I found that two insertion methods are provided on a leaflet inside the container/carrier for the Menstrual Cup, some people are comfortable with one while others choose the other (buy it to see what I am talking about). The cup (the one I have) is pink – a sweet, pale pink. The first day I wore it, I was nervous and kept having imaginary “overflow”; and each time I went to the loo to check, I found spotless pad and underwear. The cup was in place. Firmly. Comfortably. After five hours – it was time to empty the cup, rinse thoroughly and replace. Another five hours and I was getting the hang of it. Come bed time – I wasn't convinced. I still need to try it again. But three periods on and the cup seems to hold for 10 hours. I am learning what my period's flow is like, unlike pads and tampons that I now realise could be deceptive. What might look like a heavy flow could turn out to be 6 hours of the cup instead of two to three tampon or pad changes. Nonetheless, first timers, should use a liner or light/thin pad incase you aren't too sure about how heavy your flow might be or incase you did not insert the cup properly.
For those who have cramps and the likes – the Menstrual Cup does not help to ease the pain at all. We all know that this varies from person to person. You are less tense about the entire menstrual experience as you begin to realise and become comfortable with using the Menstrual Cup, and less tension could also mean less pain perhaps (not sure). But having not to worry about messing you underwear or outfit or just generally messing up given that you are using the Menstrual Cup is incredibly liberating.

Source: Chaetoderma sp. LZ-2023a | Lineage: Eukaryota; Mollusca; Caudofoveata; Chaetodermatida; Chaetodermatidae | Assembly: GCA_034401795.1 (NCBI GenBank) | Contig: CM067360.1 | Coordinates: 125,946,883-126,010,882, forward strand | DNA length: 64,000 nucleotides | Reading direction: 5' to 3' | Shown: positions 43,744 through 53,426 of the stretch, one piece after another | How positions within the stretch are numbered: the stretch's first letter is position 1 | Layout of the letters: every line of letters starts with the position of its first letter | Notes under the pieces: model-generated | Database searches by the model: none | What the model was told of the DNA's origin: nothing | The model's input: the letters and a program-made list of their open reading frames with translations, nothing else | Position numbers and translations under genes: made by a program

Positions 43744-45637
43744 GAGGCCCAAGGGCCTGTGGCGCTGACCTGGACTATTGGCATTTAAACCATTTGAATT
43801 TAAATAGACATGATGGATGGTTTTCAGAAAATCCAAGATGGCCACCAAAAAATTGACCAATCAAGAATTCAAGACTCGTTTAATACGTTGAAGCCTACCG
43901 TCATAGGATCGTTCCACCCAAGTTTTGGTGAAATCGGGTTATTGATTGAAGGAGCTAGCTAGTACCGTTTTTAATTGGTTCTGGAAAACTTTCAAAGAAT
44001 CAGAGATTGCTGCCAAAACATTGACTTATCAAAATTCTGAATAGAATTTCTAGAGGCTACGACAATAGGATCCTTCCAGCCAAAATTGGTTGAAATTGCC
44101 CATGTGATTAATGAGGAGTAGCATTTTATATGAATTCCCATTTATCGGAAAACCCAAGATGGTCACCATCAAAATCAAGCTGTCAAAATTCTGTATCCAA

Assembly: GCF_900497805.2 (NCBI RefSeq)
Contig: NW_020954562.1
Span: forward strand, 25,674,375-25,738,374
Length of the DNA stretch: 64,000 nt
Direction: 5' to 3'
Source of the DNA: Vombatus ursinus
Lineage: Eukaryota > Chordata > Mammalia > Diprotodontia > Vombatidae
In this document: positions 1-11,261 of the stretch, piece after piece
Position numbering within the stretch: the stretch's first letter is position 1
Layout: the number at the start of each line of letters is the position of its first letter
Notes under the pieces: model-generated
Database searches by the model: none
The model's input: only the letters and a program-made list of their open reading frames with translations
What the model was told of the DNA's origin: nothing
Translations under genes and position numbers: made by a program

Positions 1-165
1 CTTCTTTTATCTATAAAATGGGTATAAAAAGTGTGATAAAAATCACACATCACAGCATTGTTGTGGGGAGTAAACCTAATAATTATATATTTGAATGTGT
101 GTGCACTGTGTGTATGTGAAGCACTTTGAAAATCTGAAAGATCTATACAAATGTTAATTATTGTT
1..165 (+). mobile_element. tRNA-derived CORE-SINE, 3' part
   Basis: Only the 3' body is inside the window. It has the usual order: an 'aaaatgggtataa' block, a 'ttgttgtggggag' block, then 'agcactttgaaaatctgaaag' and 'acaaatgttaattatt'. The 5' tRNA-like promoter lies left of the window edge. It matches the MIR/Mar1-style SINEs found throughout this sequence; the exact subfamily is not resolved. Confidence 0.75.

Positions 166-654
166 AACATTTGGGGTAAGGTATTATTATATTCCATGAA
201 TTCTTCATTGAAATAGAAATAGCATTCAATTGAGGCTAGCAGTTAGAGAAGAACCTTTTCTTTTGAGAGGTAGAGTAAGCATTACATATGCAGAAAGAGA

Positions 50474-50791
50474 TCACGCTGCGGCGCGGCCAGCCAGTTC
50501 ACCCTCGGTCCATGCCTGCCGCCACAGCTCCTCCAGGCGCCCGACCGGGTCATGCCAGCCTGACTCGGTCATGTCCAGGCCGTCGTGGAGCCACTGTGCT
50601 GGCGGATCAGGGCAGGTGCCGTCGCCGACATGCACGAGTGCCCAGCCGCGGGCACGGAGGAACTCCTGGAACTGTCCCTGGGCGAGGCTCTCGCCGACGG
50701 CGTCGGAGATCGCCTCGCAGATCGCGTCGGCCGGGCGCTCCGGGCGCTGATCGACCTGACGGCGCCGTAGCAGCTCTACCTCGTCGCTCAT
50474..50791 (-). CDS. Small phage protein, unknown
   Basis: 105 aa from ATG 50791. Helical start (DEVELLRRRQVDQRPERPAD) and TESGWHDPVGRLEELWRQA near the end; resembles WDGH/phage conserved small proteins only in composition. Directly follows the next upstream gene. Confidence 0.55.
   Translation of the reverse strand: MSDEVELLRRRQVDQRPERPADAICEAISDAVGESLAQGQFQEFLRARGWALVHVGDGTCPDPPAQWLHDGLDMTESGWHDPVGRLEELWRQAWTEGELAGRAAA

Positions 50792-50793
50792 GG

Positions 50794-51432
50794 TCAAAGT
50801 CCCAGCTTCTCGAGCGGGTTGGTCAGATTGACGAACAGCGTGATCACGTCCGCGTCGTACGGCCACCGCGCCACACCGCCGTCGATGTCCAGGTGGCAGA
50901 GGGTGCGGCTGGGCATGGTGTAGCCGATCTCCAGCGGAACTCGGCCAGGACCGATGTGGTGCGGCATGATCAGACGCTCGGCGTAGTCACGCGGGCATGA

Now on to the part that I think is tricky but has a solution. If you were in a public toilet or even at work, it would be easy, still, to take out the cup and empty it. The tricky bit is that you are not in the luxury of your own home/toilet/bathroom and so cannot just stretch to the sink to do a thorough rinse. You would need to get out of the loo, in order to rinse it in the sinks that are almost always situated outside of the toilet cubicles. This for me is the tricky part. But the easy/ier solution too is to own two cups then and make sure you have some soft/wet wipes with you for your own comfort during the emptying session. Use them to wipe and wrap the used cup, while you insert the fresh cup (sterilised previously/at home before you left the house), and when out of the toilet cubicle, you can rinse the used one.
Because we are all different, insertion positions may differ with people. Some can squat over a toilet, or do it in the bath tub or the shower. My best experience has been in the shower. It means I can insert it and carry on with a good shower (it never felt the same with tampons since the string made out of thread would get wet). And then ofcourse, insertion over the loo is almost inevitable during changing or emptying. But you learn as you use the cup and I am sure different shared experiences would be beneficial for women who are keen to use the Menstrual Cup.
I am happy to be giving up tampons and pads, and instead to be using the Menstrual Cup. I hope that more women will choose it for their own health safety. Incase you didn't know, pads and tampons are to a large extent responsible for some of the various infections, dryness and itchiness women experience during their period or after their period and so on. However, do your research – thoroughly, and then make a choice based on what you know is good for you. You cannot put a price to good health. It is everything.